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Resolving the contradiction

By John Hickman - posted Friday, 4 January 2008


That opium growing comprises between one-third and one-half of the GDP of Afghanistan is an embarrassment for the US and its NATO allies, because their international aid distributions represent much of the remainder. Afghanistan’s runaway success in international criminal activity is hard to square with rhetoric describing it as an “emerging democracy”.

Resolving the contradiction inherent in simultaneously eradicating opium growing and distributing international aid is probably impossible, but that has not stopped Washington from pursuing both policies. Joel Hafvenstein’s Opium Season: A Year on the Afghan Frontier, which recounts the author’s November 2004 to May 2005 stint as the Helmand province manager for Chemonics International, a private USAID contractor, is a vehicle used to expose the policy perversity fundamental to the American effort.

Hafvenstein describes the $2.7 million aid program that he managed as a last minute make-work project to reduce the economic harm to farmers from opium eradication. Unless they were paid wages for pick and shovel work, the loss of income from the Afghan government’s destruction of some of their opium fields would make farmers available for recruitment by the resurgent Taliban.

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Afghanistan’s post-2002 emergence as the Saudi Arabia of opium is inextricably linked with the Bush administration’s tragic failure to finish off the Taliban after driving them out of Kabul in 2002. By 2004, soaring opium production was such a scandal that some attempt at opium eradication was required as a public relations measure. That public relations gesture then necessitated efforts to relieve the resulting economic hardship on Afghan farmers.

The basic political problem is that drug eradication programs alienate almost everyone. As Bob Kramer, one of Hafvenstein’s veteran colleagues, comments:

I’ve worked with all four of the big USAID counter-narcotics programs now - Bolivia, Columbia, Peru, here - and I hate it. First we force the host governments to accept a program they don’t believe in. Did you ever hear about the Peruvian Congress declaring coca their national plant and planting coca bushes in the atrium of the Congress building? That happened while I was there … Once the eradication starts, you lose the communities as well. You can get them interested in whatever alternative you’re touting, until the government starts taking out their crops. Then nothing works (p.92).

Attitudes about drug use vary across cultures. As the author notes, the people of southern Afghanistan view hashish and opium smoking as minor and common peccadilloes but see drinking alcohol as immoral and dangerous (p.125). Western hypocrisy further undermines whatever local support might exist for opium eradication.

Although Hafvenstein does not discuss economic rent seeking from the opium trade or international aid, as such, he does discuss their economic and political consequences.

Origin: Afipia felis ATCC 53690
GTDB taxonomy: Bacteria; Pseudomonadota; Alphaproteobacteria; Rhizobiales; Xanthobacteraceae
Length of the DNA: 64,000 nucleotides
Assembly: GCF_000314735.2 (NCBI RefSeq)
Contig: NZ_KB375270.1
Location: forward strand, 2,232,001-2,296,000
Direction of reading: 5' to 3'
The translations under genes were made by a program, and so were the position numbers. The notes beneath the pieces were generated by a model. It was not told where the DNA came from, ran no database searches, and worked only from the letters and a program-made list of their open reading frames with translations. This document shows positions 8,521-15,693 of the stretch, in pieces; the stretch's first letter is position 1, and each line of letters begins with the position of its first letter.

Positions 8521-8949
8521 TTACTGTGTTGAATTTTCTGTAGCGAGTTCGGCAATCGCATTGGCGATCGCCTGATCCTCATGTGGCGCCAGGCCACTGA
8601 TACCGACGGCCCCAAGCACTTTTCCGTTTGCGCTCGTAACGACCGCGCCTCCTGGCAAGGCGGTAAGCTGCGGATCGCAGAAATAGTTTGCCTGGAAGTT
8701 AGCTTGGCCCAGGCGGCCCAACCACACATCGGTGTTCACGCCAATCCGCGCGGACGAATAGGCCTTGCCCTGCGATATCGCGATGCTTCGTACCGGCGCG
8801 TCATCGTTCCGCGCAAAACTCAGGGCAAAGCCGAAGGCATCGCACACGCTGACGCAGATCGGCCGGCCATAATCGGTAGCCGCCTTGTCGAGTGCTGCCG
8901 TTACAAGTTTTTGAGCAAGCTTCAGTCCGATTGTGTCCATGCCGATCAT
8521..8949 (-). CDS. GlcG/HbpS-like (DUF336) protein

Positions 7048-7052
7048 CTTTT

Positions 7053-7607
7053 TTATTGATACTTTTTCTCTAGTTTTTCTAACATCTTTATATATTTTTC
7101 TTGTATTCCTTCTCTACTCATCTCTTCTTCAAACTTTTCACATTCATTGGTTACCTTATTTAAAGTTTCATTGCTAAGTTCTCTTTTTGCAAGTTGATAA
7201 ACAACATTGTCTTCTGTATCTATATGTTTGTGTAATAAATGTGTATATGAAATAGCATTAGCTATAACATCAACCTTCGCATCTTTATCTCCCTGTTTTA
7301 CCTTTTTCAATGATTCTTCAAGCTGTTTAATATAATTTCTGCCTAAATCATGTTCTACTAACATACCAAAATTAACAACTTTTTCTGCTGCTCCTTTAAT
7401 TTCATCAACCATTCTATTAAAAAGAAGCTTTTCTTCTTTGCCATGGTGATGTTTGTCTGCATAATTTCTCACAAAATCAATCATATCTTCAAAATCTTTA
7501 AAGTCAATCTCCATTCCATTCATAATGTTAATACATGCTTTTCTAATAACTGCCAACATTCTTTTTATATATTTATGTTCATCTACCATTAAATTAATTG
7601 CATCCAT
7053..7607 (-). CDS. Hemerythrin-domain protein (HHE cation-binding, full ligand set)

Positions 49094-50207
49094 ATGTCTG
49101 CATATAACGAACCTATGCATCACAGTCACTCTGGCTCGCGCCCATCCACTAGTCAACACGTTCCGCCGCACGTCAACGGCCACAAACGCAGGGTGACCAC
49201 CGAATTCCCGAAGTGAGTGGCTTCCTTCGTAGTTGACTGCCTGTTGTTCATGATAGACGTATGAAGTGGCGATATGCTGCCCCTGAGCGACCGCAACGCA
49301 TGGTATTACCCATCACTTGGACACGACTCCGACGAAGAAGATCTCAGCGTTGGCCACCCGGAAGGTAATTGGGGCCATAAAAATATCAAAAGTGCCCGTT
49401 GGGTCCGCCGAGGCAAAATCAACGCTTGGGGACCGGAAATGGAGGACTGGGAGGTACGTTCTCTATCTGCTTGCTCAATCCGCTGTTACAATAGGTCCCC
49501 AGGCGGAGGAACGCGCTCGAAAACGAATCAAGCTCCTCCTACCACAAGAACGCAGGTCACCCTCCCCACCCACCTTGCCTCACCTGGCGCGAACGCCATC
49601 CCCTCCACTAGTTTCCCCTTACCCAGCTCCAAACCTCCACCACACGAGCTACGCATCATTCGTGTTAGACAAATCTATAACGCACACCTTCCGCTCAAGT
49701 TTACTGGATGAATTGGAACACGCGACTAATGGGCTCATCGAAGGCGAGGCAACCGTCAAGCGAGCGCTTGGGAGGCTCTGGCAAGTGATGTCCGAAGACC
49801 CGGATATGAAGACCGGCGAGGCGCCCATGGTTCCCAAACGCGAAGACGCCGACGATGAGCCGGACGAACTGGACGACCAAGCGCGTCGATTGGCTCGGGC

Both opium and international aid generate economic rents or “windfall” income for some in Afghanistan. Like elites in countries with exploitable oil and gas deposits or important sites of religious pilgrimage, Afghan elites need do comparatively little to realise economic benefits from international aid and the opium trade.

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International aid is distributed in Afghanistan both to alleviate the mass poverty caused by decades of war and to support a client government installed by the United States and its NATO allies. Opium is profitable because the criminal justice systems of foreign countries attempt to enforce drug prohibition. Neither accepting international aid nor growing opium requires making the capital investment and accepting the comparatively low returns involved in producing food crops, manufacturing or mining. Economic rents are addictive.

Corruption is the most obvious consequence. Government officials not directly involved in the production and smuggling of heroin produced from opium may look the other way because of bribery and fear of violent retribution. Barely trained and recruited because of their ethnic, family and personal ties, Hafvenstein describes Afghanistan’s Ministry of the Interior as, “a warren of bribe-taking and ethnic nepotism” (p.246) and its national police as a, “balkanised, tribal, predatory mess” (p.190).

Corrupt provincial governors, many of them warlords with their own militias, blame the Taliban for the violence caused by their anarchic struggle for profits from opium trade. Corruption attributable to opium is ubiquitous. Hafvenstein even discovered that his own project operated under the protection of Helmand’s provincial governor, Sher Mohammad Akhundzada, a warlord opium trafficker whose police force was recruited from his militiamen (p.111-112).

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Opium Season: A Year on the Afghan Frontier, by Joel Hafvenstein 2007. Guilford, CT: The Lyons Press. By John Hickman.



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About the Author

John Hickman is an Associate Professor of Political Science at Berry College, USA. He may be reached at jhickman@berry.edu.

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